That would be like politicians compiling a budget simply by copying previous years and going for the same tired system of putting up tax on fuel, cigarettes and alcohol.

Or announcing that the tax strategy of the island needs to change and straight away concluding that must mean GST.

Oh dear….

For all the talk and recent emphasis on environmental issues, I wonder if we’ll notice much difference in future planning applications.

I read recently that Guernsey’s building industry was going to be more sustainable, but that seemed like a strange word to use.

A cynic might suggest that if buildings had been more sustainable in the past, we wouldn’t have needed to spend so much on repairs to La Mare de Carteret.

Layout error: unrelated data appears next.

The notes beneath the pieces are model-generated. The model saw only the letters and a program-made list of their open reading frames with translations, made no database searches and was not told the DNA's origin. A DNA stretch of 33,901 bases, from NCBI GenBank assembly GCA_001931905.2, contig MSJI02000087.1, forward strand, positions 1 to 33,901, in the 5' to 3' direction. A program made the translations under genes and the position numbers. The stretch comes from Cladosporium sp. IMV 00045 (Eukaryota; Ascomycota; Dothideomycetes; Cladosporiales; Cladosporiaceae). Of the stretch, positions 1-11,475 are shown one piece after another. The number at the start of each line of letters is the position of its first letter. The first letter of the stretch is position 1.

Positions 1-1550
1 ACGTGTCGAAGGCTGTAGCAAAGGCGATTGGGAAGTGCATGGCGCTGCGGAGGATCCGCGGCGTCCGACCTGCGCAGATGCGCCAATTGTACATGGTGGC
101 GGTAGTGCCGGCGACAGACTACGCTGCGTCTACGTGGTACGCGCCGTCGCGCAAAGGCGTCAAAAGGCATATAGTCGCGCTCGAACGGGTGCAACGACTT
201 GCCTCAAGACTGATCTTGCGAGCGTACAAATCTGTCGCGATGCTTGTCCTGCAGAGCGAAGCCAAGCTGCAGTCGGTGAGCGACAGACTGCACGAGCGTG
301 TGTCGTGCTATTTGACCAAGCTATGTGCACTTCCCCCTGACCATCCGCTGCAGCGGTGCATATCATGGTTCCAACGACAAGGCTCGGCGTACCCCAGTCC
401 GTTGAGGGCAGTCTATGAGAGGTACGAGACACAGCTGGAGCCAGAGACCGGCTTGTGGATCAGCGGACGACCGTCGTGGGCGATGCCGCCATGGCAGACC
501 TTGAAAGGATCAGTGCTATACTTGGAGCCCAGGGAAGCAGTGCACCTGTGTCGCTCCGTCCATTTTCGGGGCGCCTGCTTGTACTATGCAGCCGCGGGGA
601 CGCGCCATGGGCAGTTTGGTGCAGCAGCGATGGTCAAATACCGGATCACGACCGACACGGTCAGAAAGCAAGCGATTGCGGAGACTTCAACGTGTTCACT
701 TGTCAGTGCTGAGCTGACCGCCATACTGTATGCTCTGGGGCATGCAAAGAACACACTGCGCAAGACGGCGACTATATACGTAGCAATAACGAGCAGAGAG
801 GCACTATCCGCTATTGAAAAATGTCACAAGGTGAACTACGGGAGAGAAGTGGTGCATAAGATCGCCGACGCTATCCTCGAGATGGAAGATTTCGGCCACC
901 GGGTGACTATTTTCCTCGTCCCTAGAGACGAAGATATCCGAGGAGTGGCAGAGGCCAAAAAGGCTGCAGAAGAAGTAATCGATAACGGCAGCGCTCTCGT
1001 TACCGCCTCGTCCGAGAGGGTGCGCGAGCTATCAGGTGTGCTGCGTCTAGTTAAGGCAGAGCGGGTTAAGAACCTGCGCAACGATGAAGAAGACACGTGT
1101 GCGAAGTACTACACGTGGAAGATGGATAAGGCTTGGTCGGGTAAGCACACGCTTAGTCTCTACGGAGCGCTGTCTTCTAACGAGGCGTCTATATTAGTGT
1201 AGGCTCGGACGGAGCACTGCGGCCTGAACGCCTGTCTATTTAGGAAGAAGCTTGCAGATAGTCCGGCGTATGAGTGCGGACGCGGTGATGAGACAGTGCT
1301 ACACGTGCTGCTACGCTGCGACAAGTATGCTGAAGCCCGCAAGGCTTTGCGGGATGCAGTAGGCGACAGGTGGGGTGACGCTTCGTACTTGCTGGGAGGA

And I don’t suppose it will make new buildings any more attractive either. It’s perhaps fortunate that the 92 doesn’t go up St Julian’s Avenue, so its passengers don’t see the building being constructed where the old prison used to be.

I think I read somewhere that it will have a contemporary design, but those two words are worrying, being usually translated simply as concrete and glass.

So together with its fully glazed facade and sweeping curves, it sounds totally incongruous with nearby St James or Elizabeth College.

Perhaps in addition to considering the environmental impact of such buildings, planners should be told also to consider the ocular impact on local residents.

Or, just as a descriptive notice next to the Victor Hugo bench might help in its appreciation, perhaps architects should put a similar notice on their buildings, explaining what on earth they were thinking when they designed them.